Book review: Return to Genesis

by Martin Pierce


Wow, this book is HUGE! Pierce is opinionated and has lots to say, so there is no way a short Dubious Disciple review could touch on every topic he covers. It was a roller coaster ride; oddly, I usually either strongly agreed or strongly disagreed with each topic. Yet the writing was too captivating to merely skim.

Well, with one exception. Be forewarned about a chapter titled The False Israel in which Pierce attempts to knock Jews off their high horse. He complains about how much financial, political and media influence Jews have, and pooh-pooh’s their belief about being the chosen race (while he simultaneously promotes only Christians as God’s children.) This chapter just drones on and on and on, describing the evils of Judaism, and may be skipped.

The book’s subtitle is What Ancient Poetry Reveals About Christ, the Church, and the Kingdom. It officially reaches the stated topic in part five (there are six parts in all). While the reading before this section is interesting, I think Pierce errs in thinking his readers need that much preparation (indoctrination?) before getting to the good stuff. But now that we’re there, take a gander at these two verses:

Genesis 1:1, the beginning of the first creation story: In the beginning God created the heaven and the earth.

Genesis 2:4, the beginning of the second creation story:  … in the day that the LORD God made the earth and the heavens.

Did you notice the difference? One tells the story looking down from heaven; the other, looking up from the earth. When heaven comes first, it results in the Sabbath rest. However, when the earth comes first, it results in the Fall. These two stories, insists Pierce, are intentionally complementary; they could not be by two different authors, as proponents of the Documentary Hypothesis claim. For proof, Pierce lays out each story’s structure and shows us how the pieces fit together: Genesis 2:4-2:25 is a reworking of 1:1-2:3, with a different emphasis, so that we can understand the same set of events symbolically. One from the viewpoint of heaven, and one from earth. This is a quite fascinating observation, and Pierce’s research is worth studying. But will digging into the symbolism really help us understand the Bible in a more meaningful manner?

I think so. For an example, try picturing Eden, a little garden in the midst of a world of pain (Adam and Eve were hardly alone in the world), with a river flowing out of it. Revelation describes this river as flowing out from the throne of God. The river divides into four smaller rivers; “four” symbolizes completeness, as the pure water of Eden flows out to the four corners of the earth. Does this describe the Kingdom of Heaven that you have in mind, as you picture God’s will for this world? (Think spiritually, not in a natural sense.)

Martin Pierce is a relatively conservative Christian—for example, he adheres to traditional authorship of the New Testament, but thinks it’s silliness to believe in young-earth creationism against overwhelming evidence—yet he is not very enamored of the current trend of Biblical literalism. This is not to say that Pierce doesn’t take the Bible seriously or that his interpretation is extreme. In my opinion, it’s not. He simply believes the Bible’s real purpose is in its theology, not its history. He subscribes to partial preterism (meaning that most, but not all, of the bible’s prophecies such as the Day of the Lord came to pass as expected in the first century) and post-millennialism (meaning, in this case, that Jesus will come back yet a third time).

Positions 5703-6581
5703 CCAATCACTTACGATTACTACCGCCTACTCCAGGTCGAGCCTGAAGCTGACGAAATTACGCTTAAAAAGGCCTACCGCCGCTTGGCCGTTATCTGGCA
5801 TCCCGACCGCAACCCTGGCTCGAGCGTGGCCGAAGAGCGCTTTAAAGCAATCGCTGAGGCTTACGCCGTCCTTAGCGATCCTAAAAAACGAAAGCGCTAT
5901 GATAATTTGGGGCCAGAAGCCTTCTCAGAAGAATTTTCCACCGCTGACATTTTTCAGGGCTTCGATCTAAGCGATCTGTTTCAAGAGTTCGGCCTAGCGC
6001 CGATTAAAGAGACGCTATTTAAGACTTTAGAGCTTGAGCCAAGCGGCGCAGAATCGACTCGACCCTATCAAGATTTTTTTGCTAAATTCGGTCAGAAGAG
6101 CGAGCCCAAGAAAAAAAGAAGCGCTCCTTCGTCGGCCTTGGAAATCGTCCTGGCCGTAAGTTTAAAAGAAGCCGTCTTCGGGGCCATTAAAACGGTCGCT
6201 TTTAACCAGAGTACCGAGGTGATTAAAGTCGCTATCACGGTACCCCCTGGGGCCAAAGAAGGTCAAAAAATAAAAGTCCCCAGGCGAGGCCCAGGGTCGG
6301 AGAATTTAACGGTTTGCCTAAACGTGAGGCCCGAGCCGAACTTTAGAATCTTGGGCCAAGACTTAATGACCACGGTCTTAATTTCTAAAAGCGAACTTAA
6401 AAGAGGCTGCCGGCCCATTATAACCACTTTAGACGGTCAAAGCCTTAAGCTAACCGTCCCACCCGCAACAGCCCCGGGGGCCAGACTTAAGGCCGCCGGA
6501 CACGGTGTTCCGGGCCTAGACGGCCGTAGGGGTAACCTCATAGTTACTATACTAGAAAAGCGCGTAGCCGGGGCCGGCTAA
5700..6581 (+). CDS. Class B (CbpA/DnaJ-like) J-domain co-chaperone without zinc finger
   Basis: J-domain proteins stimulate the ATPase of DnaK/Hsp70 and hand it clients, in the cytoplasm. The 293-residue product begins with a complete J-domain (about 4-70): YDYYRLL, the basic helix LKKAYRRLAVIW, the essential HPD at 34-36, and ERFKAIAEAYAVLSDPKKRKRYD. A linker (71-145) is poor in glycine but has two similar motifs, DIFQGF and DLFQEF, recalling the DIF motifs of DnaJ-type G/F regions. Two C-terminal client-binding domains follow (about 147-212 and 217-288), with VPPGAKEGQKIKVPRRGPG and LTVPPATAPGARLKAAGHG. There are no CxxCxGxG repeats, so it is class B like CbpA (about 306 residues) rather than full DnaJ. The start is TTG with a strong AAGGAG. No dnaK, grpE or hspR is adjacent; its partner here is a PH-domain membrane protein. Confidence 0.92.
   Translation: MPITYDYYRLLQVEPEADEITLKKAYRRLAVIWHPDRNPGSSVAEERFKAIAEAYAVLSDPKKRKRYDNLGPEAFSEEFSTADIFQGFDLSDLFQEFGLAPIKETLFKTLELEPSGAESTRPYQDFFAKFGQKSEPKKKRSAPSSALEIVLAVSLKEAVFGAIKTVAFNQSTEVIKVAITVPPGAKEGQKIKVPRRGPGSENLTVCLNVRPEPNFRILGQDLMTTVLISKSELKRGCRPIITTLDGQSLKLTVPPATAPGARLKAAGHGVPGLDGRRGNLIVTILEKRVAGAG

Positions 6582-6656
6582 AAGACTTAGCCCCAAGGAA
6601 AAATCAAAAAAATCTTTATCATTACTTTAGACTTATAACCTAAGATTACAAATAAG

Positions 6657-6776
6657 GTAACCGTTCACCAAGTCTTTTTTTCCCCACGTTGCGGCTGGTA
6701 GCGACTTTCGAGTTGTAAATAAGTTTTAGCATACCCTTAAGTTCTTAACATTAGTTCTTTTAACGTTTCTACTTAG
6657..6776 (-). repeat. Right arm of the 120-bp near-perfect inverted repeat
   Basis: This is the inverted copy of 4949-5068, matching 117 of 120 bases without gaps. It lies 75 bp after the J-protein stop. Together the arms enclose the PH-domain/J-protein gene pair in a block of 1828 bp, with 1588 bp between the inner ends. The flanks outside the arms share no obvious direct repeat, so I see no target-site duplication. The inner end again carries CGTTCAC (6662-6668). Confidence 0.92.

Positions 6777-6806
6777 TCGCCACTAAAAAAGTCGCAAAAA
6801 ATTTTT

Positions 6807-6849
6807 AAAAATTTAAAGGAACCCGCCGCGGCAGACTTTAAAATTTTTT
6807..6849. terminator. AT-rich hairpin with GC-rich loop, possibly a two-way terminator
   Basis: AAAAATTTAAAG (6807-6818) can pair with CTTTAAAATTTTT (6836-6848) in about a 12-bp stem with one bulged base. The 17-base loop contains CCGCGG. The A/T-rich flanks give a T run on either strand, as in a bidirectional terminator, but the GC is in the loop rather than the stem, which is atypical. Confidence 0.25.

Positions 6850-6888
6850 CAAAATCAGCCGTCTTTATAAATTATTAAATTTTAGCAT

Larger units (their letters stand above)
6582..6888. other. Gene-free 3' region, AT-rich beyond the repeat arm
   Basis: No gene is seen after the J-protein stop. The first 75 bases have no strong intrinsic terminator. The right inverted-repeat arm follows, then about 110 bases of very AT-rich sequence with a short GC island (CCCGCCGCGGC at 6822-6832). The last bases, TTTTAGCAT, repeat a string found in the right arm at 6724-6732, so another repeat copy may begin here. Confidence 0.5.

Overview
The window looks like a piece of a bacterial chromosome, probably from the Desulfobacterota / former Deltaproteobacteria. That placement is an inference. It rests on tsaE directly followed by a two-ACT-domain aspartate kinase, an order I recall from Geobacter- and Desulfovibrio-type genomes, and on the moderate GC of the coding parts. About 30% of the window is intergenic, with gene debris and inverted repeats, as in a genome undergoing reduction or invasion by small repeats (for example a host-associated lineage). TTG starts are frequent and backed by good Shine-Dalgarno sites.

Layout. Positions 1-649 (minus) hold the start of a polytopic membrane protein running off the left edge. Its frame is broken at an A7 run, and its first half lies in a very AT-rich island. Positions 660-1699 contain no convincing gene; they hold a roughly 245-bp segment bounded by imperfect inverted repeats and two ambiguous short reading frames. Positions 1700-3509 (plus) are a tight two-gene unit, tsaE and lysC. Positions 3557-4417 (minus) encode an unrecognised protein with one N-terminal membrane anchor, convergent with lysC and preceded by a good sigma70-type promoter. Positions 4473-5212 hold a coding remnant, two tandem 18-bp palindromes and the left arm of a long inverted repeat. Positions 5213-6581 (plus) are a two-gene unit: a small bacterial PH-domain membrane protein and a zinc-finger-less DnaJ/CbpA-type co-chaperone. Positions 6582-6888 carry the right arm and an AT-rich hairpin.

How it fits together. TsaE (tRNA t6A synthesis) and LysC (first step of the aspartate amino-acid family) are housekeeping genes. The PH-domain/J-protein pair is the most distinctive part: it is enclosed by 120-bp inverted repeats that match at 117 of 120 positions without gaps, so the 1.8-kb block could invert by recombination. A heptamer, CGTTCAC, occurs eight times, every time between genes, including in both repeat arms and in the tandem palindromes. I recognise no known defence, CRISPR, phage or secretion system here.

More than anything else, this perspective means Christians who live with their head tilted skyward waiting for the return of Christ should instead lower their gaze to a world that needs their attention. It only takes a small number of Christians to make a difference, but they must be faithful. The parable of the ten virgins helps explain how we should view the earth. The five foolish virgins weren’t condemned for not being ready—indeed, they WERE ready at precisely the right time—but they were condemned for being unprepared for an unexpected delay in the coming of the bridegroom. Likewise, we should never approach life as if we’ll only be around for a few more years, as this only encourages improper stewardship of the earth.

So is this the “right” way to read Genesis? Did its author(s) intend for us to recognize the various chiasms and parallelisms in its text? Do symbolism, metaphor and typology play as large a role as Pierce describes? Heck if I know, but I do know I enjoyed the study. It’s a fascinating and meaningful way to make sense of a book that many may otherwise find full of only antiquated myth.

Pierce’s book is a call to return to the state of purity and blessedness that existed in the garden of Eden. That requires unity, but the Eden Pierce imagines is Christian unity, not worldwide unity. And for this, he has a plan. A governing council of perhaps seventy elders would represent and unify the various denominations, while keeping a strict watch for heresy. Each would be in agreement with at least the Nicene Creed and the Apostles’ Creed, and no dispensationalists or literalists (such as young-earth creationists) would be allowed to hold a position on the council. The represented denominations would be governed so that sinful practices such as homosexuality would never be tolerated. A Christian court would be established, as this world needs Christian representation in such issues as divorce and child custody. Yeah, you can guess it ended on a “strongly disagree” note for me … but I still recommend the book as insightful and interesting.

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